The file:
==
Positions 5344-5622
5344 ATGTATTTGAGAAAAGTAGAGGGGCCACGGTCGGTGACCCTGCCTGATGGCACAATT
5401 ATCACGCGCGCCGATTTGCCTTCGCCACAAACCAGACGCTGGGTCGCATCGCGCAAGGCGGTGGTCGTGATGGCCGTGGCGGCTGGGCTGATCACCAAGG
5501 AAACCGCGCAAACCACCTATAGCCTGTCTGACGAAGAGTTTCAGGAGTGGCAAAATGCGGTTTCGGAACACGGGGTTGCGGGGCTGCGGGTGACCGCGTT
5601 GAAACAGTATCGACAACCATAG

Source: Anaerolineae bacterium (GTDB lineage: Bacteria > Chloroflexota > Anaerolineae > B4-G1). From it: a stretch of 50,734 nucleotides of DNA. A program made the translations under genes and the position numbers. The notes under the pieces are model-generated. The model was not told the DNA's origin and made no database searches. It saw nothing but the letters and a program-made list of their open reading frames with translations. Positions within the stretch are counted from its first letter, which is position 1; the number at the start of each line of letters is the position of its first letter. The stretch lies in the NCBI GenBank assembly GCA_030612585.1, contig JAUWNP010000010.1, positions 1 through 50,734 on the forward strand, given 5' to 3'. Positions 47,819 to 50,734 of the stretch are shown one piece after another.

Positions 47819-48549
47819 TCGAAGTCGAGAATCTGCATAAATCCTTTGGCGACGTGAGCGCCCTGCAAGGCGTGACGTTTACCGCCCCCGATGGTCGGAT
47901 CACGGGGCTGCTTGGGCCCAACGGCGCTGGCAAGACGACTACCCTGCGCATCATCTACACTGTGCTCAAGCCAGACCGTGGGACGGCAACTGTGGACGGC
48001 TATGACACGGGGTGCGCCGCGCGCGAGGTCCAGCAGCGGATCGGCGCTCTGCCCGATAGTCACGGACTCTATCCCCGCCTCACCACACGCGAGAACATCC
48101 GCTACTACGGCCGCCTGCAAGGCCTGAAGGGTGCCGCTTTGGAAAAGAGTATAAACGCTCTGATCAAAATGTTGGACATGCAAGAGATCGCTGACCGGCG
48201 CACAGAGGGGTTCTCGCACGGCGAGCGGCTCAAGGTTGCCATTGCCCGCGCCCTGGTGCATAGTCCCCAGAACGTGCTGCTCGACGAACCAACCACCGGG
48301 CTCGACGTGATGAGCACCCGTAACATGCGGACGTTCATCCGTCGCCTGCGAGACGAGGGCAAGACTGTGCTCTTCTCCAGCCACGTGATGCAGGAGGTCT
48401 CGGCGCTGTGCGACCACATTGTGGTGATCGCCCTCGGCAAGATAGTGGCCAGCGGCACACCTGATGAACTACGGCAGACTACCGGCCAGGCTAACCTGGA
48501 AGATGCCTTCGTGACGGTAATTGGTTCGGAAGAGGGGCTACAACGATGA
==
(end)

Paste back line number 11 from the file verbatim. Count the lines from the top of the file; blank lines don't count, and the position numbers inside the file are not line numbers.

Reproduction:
48101 GCTACTACGGCCGCCTGCAAGGCCTGAAGGGTGCCGCTTTGGAAAAGAGTATAAACGCTCTGATCAAAATGTTGGACATGCAAGAGATCGCTGACCGGCG